I love Belfast Cathedral – officially, The Cathedral Church of St Anne. Although not a frequent visitor, I have attended services on several occasions. The nobility of worship and the artistry of the choir have always impressed me. Sadly, the last time I attended, the choir was on holiday or tour. Nevertheless, the precentor lead a dignified and moving “said” Evening Prayer. The present CD gives a broad selection of Christmas music from a wide range of mainly British composers.
There is no need to give a commentary on all twenty tracks on this generous and well-planned CD. I will pick out a few highlights. The Christian name “Philip” is well represented here. First up, is Philip Ledger, David Willcocks’s distinguished successor at the “Home of Christmas Music,” King’s College, Cambridge. The Voice of the Angel Gabriel was one of his final compositions. It is muted and straightforward, but never loses interest. Still, still, still is a serene arrangement of an old Austrian carol. More vivacious, is Ledger’s Sussex Carol which presents a worthy arrangement of the wonderful tune collected by RVW. The organ accompaniment is particularly cheerful.
Most folk will associate Philip Wilby with brass bands. But he has written music for a wide range of resources. It often reflects his deep Christian faith. Moonless darkness stands between is a rarity, in being a seasonal setting of a poem by the Jesuit priest and poet, Gerard Manley Hopkins. The burden of the words is a longing that the “Christmas star [will] guide him to a vision of the Christ-Child.” It is truly beautiful, and my big discovery on this disc.
I am always interested to hear what a famous text sounds like in a new or novel version. In the bleak midwinter has its fans for the unforgettable carol by Gustav Holst and Harold Darke. So, what about Philip Moore’s 2001 essay. It is bleak, uncompromising and desolate, with only a hint of warmth toward the end. I wonder if it will ever become a favourite.
Philip Stopford’s three numbers are varied. Adam lay ybounden is a bit grindy, with what begins as a simple melody and “grows and grows” with various key changes to a powerful peroration. It does not work for me. I felt more at home with the exquisite Lullay, my liking: it is well-structured and exploits various combinations to provide a consoling lullaby. What shall we offer thee, O Christ? is a timeless motet celebrating the visit of the Three Magi to the infant Jesus.
The choir nearly swings or jumps with John Gardner’s A Gallery Carol. I have not consciously heard this before. It is full of rhythmic bounce. One of the surprises (for me) on this disc.
No carol concert would be complete without a piece by John Rutter. Mary’s Lullaby contrasts a lovely, elegant tune, accompanied by rich harmonies. As usual, with Rutter it is a gorgeous creation. Rutter was born in 1945, not 1947, as printed in the track listings.
I was glad that the choir included Patrick Hadley’s I sing of a Maiden. It was written originally for two-part boys’ choir supported by piano. Here the ladies and the organist provide a tender rendition of this setting of a sixteenth century text.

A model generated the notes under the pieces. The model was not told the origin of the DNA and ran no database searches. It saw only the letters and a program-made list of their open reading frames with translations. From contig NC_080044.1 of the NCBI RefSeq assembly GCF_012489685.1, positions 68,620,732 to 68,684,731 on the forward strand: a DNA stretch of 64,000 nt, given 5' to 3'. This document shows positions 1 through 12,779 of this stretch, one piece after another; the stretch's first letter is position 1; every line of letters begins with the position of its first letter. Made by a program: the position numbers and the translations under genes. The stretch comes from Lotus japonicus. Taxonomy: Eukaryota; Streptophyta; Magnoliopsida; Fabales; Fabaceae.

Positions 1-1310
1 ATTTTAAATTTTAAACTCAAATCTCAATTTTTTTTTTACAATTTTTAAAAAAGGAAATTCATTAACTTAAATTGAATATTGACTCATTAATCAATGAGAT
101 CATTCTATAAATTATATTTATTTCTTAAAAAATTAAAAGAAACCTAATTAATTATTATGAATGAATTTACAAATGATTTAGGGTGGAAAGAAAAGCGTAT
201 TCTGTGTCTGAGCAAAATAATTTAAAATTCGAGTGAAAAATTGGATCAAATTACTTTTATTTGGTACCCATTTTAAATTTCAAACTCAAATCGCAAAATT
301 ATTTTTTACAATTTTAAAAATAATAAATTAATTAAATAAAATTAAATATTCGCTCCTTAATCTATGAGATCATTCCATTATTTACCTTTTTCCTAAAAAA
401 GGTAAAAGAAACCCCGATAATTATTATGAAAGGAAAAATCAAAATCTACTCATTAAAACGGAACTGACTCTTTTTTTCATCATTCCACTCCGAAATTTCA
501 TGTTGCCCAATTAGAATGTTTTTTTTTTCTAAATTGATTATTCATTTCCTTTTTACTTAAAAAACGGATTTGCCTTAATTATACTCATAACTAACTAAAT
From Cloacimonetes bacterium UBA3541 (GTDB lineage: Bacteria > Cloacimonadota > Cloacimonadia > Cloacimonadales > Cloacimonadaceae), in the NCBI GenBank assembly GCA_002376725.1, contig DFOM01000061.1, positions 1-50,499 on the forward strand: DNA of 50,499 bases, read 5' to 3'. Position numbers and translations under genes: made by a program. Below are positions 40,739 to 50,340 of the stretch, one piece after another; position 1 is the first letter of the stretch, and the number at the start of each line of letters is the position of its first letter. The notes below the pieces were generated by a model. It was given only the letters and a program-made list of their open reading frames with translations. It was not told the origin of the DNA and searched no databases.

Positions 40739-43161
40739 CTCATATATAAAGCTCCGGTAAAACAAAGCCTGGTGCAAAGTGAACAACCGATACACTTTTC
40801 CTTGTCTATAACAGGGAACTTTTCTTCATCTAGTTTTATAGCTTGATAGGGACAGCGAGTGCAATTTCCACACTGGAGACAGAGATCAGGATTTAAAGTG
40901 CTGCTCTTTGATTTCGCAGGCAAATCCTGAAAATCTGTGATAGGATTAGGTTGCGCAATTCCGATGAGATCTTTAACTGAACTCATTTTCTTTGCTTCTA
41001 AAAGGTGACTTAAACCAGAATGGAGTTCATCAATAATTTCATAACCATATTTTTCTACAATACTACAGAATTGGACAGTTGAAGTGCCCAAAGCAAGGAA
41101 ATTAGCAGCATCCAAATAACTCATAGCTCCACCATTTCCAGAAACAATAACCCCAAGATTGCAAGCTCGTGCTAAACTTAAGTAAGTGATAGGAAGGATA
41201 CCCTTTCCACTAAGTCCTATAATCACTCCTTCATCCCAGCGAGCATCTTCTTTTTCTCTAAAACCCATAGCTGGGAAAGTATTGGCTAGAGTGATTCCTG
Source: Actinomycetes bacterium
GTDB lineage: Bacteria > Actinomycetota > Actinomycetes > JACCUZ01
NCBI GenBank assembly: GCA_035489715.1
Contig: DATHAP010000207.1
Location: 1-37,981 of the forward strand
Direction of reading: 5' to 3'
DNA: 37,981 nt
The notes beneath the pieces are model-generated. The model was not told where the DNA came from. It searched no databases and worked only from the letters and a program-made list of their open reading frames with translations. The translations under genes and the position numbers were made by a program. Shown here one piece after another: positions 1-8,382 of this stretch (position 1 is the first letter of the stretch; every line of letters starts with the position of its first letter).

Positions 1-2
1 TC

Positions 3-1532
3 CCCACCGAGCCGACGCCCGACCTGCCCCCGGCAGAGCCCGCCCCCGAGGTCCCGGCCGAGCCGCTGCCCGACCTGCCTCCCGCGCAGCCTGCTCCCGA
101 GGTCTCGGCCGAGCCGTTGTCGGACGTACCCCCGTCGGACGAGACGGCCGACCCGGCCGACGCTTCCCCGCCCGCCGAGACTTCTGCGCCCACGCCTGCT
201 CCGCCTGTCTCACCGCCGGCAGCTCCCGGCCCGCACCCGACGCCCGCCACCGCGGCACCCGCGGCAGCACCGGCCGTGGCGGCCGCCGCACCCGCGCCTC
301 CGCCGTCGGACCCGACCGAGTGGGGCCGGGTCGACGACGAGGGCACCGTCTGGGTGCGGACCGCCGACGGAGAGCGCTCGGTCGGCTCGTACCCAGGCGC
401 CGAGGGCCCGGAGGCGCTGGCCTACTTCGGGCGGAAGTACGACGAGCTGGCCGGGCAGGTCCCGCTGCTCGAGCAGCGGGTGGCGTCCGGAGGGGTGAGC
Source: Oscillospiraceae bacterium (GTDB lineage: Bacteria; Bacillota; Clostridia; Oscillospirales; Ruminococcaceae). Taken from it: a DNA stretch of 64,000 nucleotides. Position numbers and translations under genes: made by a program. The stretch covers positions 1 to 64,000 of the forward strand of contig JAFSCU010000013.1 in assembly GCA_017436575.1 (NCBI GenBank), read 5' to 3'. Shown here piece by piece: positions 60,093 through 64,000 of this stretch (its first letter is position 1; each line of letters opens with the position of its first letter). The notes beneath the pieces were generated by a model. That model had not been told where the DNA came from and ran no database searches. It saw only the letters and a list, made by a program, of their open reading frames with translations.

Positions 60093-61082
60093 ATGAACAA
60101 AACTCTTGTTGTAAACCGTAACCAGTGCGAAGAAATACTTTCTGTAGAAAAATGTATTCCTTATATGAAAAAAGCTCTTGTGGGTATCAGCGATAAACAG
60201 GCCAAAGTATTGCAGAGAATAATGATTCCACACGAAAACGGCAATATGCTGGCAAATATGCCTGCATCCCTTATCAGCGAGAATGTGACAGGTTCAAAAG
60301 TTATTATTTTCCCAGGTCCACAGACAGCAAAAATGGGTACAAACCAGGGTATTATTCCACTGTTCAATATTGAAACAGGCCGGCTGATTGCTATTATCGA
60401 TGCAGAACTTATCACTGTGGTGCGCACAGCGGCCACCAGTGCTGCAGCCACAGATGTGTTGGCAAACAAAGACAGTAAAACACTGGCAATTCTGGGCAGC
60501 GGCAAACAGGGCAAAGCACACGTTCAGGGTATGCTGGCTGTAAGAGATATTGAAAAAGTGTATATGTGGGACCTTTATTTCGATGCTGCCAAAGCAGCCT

The carol concert ends with the remarkable Toccata on Good King Wenceslas by the choir’s director Matthew Owens. It is full of wit, parody and fun. As the liner notes suggest, the tune only makes itself apparent as the piece nears its conclusion. This is immediately followed by Bob Chilcott’s characteristic arrangement of this well-loved carol.
The liner notes by Nigel Simeone give a considerable amount of information about the programme. The notes are not presented in chronological or batting order, but by composer. There are various dates of composition missing. I have tried to supply these dates where possible. Furthermore, despite there being two organ solos, no specification of the instrument is given. For the readers’ information, it was installed by Harrison and Harrison in 1907, and was subsequently rebuilt by the same firm in 1975. The specification can be found at the National Pipe Organ Register. It remains one of Ulster’s finest organs.
The record company must provide these details, and not assume that the purchaser will be able or wish to chase up this information.
On a positive note, there are good CVs of the organist, harpist, choir and musical director. The texts of all the carols are included.
All said, this is a superb new CD, designed to put all but the most Scrooge-like into a sympathetic festive mood. It is more thoughtful and restrained than some other carol recitals, but this meditative and reserved approach is a valid part of the Christmas celebration.Track Listing:
Elizabeth POSTON (1905-87)
Jesus Christ the Apple Tree (1967)
Philip LEDGER (1937-2012)
The Voice of the Angel Gabriel (2012)
Gary DAVISON (b.1961)
Rorate coeli desuper
Philip STOPFORD (b.1977)
Adam lay ybounden (2009)
Philip MOORE (b.1943)
Immortal Babe (1960)
John IRELAND (1879-1962)
The Holy Boy (A Carol of the Nativity) for organ solo (1913/19)
Michael PRAETORIUS (ca.1571-1621)
A Great and Mighty Wonder (1609) (arr. Erling PEDERSEN (b.1944))
Patrick HADLEY (1899-1973)
I sing of a maiden (1936)
John RUTTER (b.1945)
Mary’s Lullaby (1978)
Lullay, my liking (2019)
Watts’ Cradle Song (1965, rev.1996)
John GARDNER (1917-2011)
A Gallery Carol, op.109, no.4 (1971)
Philip WILBY (b.1949)
Moonless darkness stands between
Still, still, still (1982)
O Bethlehem (1956)
In the bleak midwinter (2001)
On Christmas night (Sussex Carol) (1978)
What shall we offer thee, O Christ (2019)
Matthew OWENS (b.1971)
Toccata on Good King Wenceslas for organ solo
Bob CHILCOTT (b.1955)
Good King Wenceslas
Gráinne Meyer (harp), Jack Wilson (organ) Belfast Cathedral Choir/Matthew Owens
rec. 26–28 June 2021, Belfast Cathedral
Resonus Classics RES10292
With thanks to MusicWeb International where this review was first published.